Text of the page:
ddhr.org | 2014 | 02 (7) about | archives | comments | rss

Pizza math Thu, Feb 27, 2014
Planet Money wrote about the economics of pizza size, but I feel like they left out the actual math.  It's not complicated, but basically since area = π*radius2 = (π/4)*diameter2, the area changes with the square of the diameter.  So for an 8-inch pizza, the area is 50 square inches, while the area of a 12-inch pizza is 113 square inches.  A 50% increase in diameter equates to a 125% increase in area.  That's the power of exponents. 

Simplifying the formula, you can write that the change in area is related to the change in diameter as follows: 
Δa = ((π/4)*d22 - (π/4)*d12)/((π/4)*d12) = (d22/d12) - 1
Helpful for the next time you want to get a wedgie in a pizza place. #math

WD-40 failed (1) Wed, Feb 26, 2014
Life is unpredictable.  Things change.  Stuff breaks.  You can't count on much, but one fact that seems like an indelible universal truth can be illustrated with this flowchart: 

Duct tape fixes things that shouldn't be moving.  WD-40 fixes things that should be.  These truths we hold dear. 

But I recently discovered an exception.  A glitch in the matrix.  WD-40 doesn't work on the cast iron hinges of a wood stove door.  It works for a day or two, but the high heat always wins out in the end, and the creaking sound reappears. 

Initially I planned on writing a post about how WD-40 is never not enough.  No one has ever said, "I tried WD-40 and it didn't work."  It always works.  But now I know that's not true.  I myself can now say on this day, "I tried WD-40 and it didn't work."  A day which will live in infamy. #products

On pseudoscience Tue, Feb 25, 2014
I'm torn on the topic of pseudoscience.  On the one hand, I clearly have no interest in things that "have the appearance of being scientific, [but lack] any of the substance of science."  But on the other hand I get annoyed when the things I believed were scientific turn out to be pseudoscientific.  Going through a list of pseudoscientific topics, I'm disappointed that things like chiropractic count as pseudoscience (although I think the classification is more on the "cracking your back can cure your allergies" side of things than on the "cracking your back can make your neck feel better" side).  To me it sounds not so much like pseudoscience but simply science which hasn't been firmly agreed upon.  This Daily Beast article mentions the Paleo Diet, which has been criticized for probably being based on incorrect assumptions.  But the book I read about it pointed to journal article after journal article about why its assumptions were true.  It bothers me that in the information age, it's nearly impossible to find accurate, true, unbiased, consensus-driven scientific facts on any subject.  There's science on both sides of many issues, and it almost always conflicts.  Why can't knowledge just be easy?  I don't know. #science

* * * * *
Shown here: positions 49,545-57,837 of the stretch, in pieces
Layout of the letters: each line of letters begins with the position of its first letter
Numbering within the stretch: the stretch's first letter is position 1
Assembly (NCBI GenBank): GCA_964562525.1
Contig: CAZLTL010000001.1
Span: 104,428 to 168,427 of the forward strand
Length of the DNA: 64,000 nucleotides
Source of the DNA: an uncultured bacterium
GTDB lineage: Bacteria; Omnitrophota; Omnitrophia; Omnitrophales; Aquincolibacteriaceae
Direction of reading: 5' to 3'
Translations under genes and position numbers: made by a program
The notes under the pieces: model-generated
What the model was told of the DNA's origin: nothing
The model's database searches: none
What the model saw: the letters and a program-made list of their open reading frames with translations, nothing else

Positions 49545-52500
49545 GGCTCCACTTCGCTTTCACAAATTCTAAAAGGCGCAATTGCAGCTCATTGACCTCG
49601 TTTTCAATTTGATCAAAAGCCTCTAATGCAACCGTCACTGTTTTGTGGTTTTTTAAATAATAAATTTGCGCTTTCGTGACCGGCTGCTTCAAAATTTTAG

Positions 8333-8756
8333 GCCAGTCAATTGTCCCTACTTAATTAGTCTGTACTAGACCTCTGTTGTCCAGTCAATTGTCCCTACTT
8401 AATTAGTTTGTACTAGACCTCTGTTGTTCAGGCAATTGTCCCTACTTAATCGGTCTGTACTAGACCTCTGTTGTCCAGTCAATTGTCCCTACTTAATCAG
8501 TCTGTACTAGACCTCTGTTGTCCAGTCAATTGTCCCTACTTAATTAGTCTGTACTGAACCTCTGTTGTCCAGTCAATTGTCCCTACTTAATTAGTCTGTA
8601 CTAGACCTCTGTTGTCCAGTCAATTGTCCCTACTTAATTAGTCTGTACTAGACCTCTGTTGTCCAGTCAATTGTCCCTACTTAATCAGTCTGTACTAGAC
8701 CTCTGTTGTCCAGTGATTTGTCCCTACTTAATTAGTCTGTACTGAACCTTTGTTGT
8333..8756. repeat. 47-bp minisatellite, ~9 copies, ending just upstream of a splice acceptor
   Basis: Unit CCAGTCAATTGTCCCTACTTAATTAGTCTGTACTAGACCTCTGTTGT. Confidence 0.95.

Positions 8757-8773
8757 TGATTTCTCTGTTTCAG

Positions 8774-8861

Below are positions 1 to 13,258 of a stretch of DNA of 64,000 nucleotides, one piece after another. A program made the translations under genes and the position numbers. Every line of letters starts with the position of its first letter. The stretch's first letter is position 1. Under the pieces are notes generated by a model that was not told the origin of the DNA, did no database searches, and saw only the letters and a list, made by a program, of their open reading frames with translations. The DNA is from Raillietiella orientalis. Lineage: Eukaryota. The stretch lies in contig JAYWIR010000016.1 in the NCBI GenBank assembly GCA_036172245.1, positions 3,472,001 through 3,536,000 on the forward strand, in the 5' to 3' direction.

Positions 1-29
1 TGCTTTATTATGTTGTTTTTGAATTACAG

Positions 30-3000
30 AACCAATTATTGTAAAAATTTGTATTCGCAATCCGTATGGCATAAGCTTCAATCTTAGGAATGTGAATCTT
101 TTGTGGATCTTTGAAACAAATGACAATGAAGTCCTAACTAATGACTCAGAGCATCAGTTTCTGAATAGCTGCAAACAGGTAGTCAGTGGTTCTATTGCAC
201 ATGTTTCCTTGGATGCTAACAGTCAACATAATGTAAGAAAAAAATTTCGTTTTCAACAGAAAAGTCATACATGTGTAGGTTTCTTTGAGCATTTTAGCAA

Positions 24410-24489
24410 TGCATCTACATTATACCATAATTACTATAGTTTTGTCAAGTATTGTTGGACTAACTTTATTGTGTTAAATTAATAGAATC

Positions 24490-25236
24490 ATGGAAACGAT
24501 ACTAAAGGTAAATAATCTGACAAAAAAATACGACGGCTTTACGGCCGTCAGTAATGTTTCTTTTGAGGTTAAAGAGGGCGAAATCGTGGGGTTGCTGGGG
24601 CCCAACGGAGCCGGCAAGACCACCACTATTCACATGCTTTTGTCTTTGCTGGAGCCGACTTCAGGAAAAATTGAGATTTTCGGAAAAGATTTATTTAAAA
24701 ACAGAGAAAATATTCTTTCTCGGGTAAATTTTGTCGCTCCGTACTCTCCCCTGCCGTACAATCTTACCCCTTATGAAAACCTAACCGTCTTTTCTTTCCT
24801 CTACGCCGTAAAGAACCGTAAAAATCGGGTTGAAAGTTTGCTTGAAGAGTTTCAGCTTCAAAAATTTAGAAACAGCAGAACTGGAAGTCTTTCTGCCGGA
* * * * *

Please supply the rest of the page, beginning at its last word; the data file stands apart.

Snowboarding on snow vs. air Thu, Feb 20, 2014
I was listening to an interview of a Snowboard Cross competitor in the Olympics, and he said something along the lines of how the riders try to get as little air as possible because riding on the snow is faster than flying through the air.  My nerd sensors went off as I thought about how wrong that statement is.  In simplistic terms, a snowboarder's movement is governed by the sum of the forces of gravity, friction, and drag (I talked about this a little in a previous post).  Basic physics tells me that if a snowboarder is in the air, he's no longer dealing with the friction between his board and the snow, so he should go faster.  In my own experience, I've always felt like flying through the air makes me go momentarily faster, but that could also be a function of the uneasiness of landing a jump and whatnot.  After thinking about it for a little while, I realized the caveat he failed to mention is this:  When you're traveling through the air on a snowboard, you typically leave the ground at an angle greater than the slope of the hill.  In other words, you're traveling in the relative direction of "up" while your competitors are traveling in the relative direction of "down".  So even though you're technically going a little faster, you're traveling a longer distance, which probably equates to "snow is faster than air". #sports